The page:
Thursday, August 7, 2008


I get several emails from photographers each week asking about what kind of equipment they should get, what kind I use, what type of post-processing I do, or what settings I typically use for certain pictures. I try to reply to everyone, but I don't always have the time - so I've decided that every now and again I will post an FAQ with some of the most frequently asked questions. So if you have something you want answered - just email me and I will try and include it in my next FAQ post.

This week's FAQ:
Why don't you post your settings with your photos?
This is an excellent question - and I agree, being able to see the settings other photographers use is a great way to learn how a particular effect is achieved. I usually barely have enough time to post my sneak-a-peeks so recording the settings for each photo can be difficult and time consuming for me. of my favorite tools of ALL TIME is the EXIF viewer! For those of you who don't know what exif data is; for an awesome explaination - click here.

Many photographers strip their exif data when they resize their photos for web. I try to avoid doing this so that I can go back and look at my exif data if I want to, or so that other photographers can take a peek as well. Firefox has a built in plugin for viewing exif data, or you can use an online viewer like THIS one to view the data by simply copying the web address of the picture you wish to view. In the recorded settings you can see what camera is used, the lens and focal length, settings, and even some information on what post-processing program is used.

What kind of camera should I buy if I want to take better photos?
This is a loaded question, because while camera's DEFINATELY make a difference in the quality of your photos, they will not automatically produce a professional looking image - especially if you plan to shoot in Auto. If you want professional looking photos, you definately need professional equipment - but there are several things that go into producing a quality photograph; some of which are composition, spot on focus & exposure, efficient settings to achieve a desired effect, and effective post-processing in your choice of digital darkroom. All of these important factors go into professional looking photos. Having said that...I'm a Canon girl and always will be. So I can't help but point potential buyers in that direction.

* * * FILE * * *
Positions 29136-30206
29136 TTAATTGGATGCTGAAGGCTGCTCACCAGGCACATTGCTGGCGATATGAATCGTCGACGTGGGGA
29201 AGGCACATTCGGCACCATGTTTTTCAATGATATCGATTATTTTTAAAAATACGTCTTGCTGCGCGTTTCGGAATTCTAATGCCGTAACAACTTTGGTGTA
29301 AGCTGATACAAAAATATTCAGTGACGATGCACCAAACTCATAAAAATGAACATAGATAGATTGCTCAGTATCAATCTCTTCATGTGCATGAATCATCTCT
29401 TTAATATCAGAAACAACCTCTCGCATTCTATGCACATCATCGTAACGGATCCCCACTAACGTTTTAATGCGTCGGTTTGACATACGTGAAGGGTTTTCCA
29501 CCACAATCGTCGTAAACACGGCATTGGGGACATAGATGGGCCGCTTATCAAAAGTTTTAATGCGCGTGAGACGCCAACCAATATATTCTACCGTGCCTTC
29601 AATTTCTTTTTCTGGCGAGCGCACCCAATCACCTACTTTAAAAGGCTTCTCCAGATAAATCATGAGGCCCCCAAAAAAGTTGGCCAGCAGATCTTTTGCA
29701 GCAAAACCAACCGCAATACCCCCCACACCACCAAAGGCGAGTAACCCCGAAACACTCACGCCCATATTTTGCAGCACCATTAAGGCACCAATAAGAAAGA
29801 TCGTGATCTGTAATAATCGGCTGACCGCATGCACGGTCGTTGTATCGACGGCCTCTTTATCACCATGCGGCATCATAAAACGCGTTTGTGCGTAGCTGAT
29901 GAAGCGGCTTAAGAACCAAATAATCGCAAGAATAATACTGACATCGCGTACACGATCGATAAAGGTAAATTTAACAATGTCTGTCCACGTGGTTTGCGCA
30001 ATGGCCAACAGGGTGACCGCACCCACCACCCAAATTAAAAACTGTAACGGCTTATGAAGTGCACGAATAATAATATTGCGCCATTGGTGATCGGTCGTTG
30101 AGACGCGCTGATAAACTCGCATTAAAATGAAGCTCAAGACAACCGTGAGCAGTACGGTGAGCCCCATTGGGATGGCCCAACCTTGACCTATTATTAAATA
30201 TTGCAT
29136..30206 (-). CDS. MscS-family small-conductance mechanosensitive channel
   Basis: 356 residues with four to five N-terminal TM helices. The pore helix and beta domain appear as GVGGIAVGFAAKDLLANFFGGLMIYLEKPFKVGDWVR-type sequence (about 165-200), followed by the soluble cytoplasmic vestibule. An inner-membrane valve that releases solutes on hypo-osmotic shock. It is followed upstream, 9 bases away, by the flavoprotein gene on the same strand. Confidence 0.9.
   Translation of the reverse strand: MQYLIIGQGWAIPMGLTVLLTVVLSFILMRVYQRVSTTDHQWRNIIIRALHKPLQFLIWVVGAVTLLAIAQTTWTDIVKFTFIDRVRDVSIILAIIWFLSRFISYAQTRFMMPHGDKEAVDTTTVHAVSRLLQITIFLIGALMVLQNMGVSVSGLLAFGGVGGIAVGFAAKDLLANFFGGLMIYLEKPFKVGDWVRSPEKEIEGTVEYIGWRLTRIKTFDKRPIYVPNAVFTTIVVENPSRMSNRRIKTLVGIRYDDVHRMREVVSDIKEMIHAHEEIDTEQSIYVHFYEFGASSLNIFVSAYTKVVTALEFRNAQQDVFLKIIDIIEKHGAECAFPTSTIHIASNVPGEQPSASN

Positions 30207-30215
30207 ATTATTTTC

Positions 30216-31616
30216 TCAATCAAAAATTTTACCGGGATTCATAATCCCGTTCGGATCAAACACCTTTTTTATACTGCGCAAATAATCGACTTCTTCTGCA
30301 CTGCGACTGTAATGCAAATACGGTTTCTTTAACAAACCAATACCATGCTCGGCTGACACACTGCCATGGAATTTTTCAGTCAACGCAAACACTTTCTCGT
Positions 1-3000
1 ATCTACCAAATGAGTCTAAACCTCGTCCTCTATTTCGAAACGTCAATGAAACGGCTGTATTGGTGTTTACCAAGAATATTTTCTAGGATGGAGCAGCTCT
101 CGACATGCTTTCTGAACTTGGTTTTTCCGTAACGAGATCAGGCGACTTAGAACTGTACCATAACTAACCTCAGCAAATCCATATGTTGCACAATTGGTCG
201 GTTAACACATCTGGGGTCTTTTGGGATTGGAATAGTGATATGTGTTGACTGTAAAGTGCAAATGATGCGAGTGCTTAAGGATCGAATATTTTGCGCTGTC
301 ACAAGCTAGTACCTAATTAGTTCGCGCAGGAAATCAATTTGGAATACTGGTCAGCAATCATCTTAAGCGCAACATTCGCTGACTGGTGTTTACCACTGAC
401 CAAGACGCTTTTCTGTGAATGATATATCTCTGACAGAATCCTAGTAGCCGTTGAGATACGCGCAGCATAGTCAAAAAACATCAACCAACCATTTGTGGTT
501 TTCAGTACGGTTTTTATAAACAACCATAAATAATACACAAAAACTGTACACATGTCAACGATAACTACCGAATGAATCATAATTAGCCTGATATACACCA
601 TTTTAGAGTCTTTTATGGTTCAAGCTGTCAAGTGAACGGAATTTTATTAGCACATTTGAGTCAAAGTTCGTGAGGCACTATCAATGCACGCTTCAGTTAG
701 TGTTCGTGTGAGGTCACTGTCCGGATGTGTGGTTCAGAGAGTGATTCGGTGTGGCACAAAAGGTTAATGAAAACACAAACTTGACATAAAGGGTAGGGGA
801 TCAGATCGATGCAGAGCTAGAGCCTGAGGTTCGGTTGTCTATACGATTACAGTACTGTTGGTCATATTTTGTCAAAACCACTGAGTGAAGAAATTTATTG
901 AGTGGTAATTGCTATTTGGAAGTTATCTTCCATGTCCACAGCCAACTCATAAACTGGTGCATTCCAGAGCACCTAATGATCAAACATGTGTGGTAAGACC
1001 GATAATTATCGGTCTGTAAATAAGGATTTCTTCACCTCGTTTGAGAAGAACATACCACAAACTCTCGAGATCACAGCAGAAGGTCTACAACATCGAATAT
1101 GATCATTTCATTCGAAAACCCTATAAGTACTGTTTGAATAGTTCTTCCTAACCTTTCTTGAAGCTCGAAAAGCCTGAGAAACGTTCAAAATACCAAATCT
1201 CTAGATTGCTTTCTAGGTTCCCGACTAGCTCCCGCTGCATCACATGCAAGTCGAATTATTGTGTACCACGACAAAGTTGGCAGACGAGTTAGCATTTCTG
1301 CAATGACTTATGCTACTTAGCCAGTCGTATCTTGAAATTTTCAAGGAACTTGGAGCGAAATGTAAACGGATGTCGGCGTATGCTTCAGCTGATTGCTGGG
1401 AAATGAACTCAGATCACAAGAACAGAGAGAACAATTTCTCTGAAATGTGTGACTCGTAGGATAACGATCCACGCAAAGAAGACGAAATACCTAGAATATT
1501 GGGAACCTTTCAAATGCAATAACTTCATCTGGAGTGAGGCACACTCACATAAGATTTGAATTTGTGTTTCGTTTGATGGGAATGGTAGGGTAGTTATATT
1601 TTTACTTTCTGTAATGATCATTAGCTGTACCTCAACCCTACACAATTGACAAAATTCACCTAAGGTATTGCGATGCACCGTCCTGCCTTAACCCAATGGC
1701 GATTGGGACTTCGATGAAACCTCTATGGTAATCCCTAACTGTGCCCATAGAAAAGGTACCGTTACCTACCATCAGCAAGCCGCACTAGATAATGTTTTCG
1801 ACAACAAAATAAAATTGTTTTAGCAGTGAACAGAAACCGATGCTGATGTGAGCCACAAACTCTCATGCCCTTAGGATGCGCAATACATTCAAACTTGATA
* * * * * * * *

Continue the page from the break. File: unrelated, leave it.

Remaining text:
How do you find such great spots to use in your photographs?
One thing you have to remember is that you don't need a giant space where everything is perfect. Many of my favorite photographs were snapped in a 3x5 space that had something I liked about it. Maybe some vines, some old brick, or a little step. Often what you see in the photo is the ONLY great thing about the area I find. Yes, there are parks and ally's that have several great spots for shooting, but when keeping an eye out for great spots - learn to look for little areas that can serve your purpose without expecting a giant backdrop to go with it.


kandicejill said...

Heathen -- Freeda is taking me camera shopping tonight. I think I'm gonna buy the Canon XSi cuz I can't really afford the 40D right now plus they have a WICKED deal going right now for the XSi... soooo I'm excited!

Snow Family said...

Thank-you for sharing. I know too many photographers that don't spill any secrets because they don't want to share their craft. But the ameture can't repeat your eye and your true gift, but what mom, grandparent, aunt or uncle doesn't want to be able to take a better picture of their family. I appreciate any insight. You take beautiful pictures.